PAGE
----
Global IaaS/PaaS Pie at $2B (Microsoft and Google, Getting More of It)
Global IaaS/PaaS revenue up a healthy 56% from the same quarter last year, equating to a pie the size of $2B for cloud service providers (and their cloud brokers!) to share, according to Synergy Research Group. North America continues to blaze the trail, accounting for more than half the global market whereas APAC and EMEA accounted for 21% and 20% respectively, with in LATAM. Players to watch who have increased their market share from last year? Microsoft and Google in a big way.
A CERN Environment Migration to OpenStack Being Called “Hype-driven”
OpenNebula project director takes a swing at CERN for moving to OpenStack. According to David Meyer, a senior writer at GigaOM, CERN has moved an environment of 16,000 VMs on 400 boxes from OpenNebula to OpenStack – making it one of 3 OpenStack deployments in use by the organization that invented the internet. Tim Bell, CERN’s infrastructure manager, said OpenNebula was useful for exploring scenarios but switched because they “wanted to take advantage of the ecosystem.” According to OpenNebula director Ignacio Llorente, “as far as I know this movement was not a technical issue, it was a hype-driven decision” based around a realigned management at CERN’s cloud initiatives.
Morgan Stanley Managing Director Sees Cloud Service Brokerage in Evolution of IT, Solution to Latency Issues
Michael O’Toole, the global head of data centers and a Managing Director of Morgan Stanley whose responsibilities include transforming the viewpoint of the data center as a compute+storage closet into a business outcome center. Morgan Stanley has seen early results from leveraging cloud services as part of their business processes, with “millions of service request [sic] that go through that system every year.” Michael views hybrid cloud as the next logical step in the evolution of the financial firm’s cloud applications. Matthew Finnegan reports from DataCentres Europe 2013 in Nice, Italy for PC Advisor UK that Michael suggested that hybrid cloud deployments will have a particular challenge to overcome – latency.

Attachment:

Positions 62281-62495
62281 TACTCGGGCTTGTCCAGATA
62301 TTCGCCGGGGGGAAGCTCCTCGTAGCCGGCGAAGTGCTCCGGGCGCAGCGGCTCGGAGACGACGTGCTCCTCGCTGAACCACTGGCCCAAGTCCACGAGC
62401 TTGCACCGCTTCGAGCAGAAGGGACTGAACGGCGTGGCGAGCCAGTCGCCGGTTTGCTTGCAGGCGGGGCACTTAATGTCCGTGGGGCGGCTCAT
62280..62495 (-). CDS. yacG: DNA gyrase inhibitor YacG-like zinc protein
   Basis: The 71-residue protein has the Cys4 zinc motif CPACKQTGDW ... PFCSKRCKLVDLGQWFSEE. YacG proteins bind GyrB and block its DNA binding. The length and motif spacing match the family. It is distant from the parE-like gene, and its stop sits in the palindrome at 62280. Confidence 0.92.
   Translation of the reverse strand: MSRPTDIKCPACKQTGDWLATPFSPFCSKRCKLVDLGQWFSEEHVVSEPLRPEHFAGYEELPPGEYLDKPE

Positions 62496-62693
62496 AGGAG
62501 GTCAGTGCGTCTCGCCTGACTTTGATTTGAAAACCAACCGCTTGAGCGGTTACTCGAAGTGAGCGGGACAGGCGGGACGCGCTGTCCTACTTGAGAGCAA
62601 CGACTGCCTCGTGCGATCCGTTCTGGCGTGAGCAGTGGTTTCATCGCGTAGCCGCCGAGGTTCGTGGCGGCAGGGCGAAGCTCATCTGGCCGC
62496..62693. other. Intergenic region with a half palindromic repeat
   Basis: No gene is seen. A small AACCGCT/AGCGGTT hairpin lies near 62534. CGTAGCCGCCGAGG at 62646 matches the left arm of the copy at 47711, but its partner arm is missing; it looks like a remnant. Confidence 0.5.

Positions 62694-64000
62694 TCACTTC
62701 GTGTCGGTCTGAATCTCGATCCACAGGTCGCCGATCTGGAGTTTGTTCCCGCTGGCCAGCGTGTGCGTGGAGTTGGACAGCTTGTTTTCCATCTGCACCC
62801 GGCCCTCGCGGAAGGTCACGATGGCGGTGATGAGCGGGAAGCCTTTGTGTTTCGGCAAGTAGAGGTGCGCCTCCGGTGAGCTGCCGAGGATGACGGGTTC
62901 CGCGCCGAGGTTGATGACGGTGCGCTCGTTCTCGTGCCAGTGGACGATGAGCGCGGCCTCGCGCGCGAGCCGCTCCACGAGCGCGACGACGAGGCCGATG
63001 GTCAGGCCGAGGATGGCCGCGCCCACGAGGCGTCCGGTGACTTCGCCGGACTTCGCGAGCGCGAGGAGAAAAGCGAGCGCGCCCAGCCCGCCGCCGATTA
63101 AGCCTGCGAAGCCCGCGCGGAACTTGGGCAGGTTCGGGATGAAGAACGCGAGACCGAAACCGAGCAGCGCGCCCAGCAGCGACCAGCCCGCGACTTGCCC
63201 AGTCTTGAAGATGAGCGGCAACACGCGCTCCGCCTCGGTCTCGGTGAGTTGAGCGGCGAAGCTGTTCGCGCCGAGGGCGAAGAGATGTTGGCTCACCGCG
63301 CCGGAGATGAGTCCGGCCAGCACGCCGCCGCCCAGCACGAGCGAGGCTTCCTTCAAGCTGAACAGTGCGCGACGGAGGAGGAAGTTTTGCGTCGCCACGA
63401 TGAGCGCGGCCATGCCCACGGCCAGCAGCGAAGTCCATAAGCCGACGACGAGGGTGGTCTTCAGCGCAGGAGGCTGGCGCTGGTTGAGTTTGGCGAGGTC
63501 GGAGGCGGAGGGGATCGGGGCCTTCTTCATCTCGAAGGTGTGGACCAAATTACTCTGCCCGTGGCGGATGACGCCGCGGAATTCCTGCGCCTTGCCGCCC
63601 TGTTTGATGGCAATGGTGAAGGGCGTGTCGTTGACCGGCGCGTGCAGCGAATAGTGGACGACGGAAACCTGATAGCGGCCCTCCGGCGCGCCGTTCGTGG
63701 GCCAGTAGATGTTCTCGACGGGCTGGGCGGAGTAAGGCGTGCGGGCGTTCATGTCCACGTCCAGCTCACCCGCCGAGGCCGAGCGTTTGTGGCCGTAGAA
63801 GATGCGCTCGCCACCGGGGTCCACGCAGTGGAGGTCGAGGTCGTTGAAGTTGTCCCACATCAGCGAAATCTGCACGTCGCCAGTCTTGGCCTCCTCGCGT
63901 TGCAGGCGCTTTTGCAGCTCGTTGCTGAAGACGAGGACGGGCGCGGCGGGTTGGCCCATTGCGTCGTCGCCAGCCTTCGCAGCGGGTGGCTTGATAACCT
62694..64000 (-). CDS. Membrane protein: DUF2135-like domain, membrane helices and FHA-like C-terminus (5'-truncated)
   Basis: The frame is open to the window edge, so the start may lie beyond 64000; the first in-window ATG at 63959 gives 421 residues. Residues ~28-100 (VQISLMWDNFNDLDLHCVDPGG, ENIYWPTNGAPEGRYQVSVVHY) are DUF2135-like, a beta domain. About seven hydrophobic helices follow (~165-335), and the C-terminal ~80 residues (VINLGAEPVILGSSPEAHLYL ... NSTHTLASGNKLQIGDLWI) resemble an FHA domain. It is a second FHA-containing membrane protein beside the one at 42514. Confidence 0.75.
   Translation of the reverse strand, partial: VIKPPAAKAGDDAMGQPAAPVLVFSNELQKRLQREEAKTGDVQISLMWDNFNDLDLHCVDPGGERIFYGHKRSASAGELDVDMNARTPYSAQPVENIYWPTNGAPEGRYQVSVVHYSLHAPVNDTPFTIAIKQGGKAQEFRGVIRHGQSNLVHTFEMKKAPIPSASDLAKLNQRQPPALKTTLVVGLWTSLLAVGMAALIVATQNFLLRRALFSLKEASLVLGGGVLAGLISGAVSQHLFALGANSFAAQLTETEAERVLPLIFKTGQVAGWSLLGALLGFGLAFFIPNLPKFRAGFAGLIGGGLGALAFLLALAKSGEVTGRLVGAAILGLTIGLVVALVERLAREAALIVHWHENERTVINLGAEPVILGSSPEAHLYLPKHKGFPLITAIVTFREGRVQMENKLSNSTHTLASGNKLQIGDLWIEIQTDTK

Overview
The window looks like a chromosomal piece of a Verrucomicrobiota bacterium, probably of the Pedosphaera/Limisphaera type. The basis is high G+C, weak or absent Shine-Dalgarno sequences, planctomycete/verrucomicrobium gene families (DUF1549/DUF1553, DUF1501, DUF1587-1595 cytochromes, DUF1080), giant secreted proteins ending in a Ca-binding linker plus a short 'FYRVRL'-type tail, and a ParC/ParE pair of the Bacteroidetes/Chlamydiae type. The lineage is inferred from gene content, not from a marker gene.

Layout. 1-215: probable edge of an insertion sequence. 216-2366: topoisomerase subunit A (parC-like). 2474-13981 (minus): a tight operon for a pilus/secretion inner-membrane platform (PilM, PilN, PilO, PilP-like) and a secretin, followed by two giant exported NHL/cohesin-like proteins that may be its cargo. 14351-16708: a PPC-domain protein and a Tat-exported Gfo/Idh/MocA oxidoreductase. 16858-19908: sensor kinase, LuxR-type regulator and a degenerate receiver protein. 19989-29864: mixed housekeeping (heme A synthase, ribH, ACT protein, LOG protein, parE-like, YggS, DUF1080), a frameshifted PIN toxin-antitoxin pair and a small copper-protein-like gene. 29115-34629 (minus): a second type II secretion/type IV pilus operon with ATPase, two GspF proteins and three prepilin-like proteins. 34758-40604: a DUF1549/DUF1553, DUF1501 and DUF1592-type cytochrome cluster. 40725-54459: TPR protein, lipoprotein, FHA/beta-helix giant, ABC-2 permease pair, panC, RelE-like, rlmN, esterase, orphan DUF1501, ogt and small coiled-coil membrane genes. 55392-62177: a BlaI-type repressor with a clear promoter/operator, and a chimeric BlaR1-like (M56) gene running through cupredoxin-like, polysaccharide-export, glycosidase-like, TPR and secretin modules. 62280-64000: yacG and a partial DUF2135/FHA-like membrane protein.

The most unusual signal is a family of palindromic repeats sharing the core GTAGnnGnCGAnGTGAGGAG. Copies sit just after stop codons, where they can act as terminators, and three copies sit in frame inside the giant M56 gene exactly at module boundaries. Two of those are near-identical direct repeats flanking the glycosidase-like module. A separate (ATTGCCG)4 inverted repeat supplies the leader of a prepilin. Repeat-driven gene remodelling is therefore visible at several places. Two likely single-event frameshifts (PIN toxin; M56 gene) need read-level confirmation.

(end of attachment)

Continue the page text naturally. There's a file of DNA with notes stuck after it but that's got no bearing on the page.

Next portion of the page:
“The number one challenge is getting deterministic latency. In our business the return time to whatever exchange or liquidity pool you need to get to is really important, and that is something that is not yet properly in the cloud mentality, that latency is really important.”
Additionally Michael went on to mention the challenges facing cloud deployments in terms of benchmarking public clouds vs. private clouds which have been internally deployed. He expressed that there is a lack of methodologies easily compare cloud service providers, and that performance alone has to be weighed with a number of other factors – calling on the need for procurement knowledge on the technology side in the IT department.
Michael continued on that hybrid cloud deployments will require
“cloud architects, people who build cloud brokerage services – really the face of IT departments is going to change a lot when this future actually evolves.”
Will you be ready?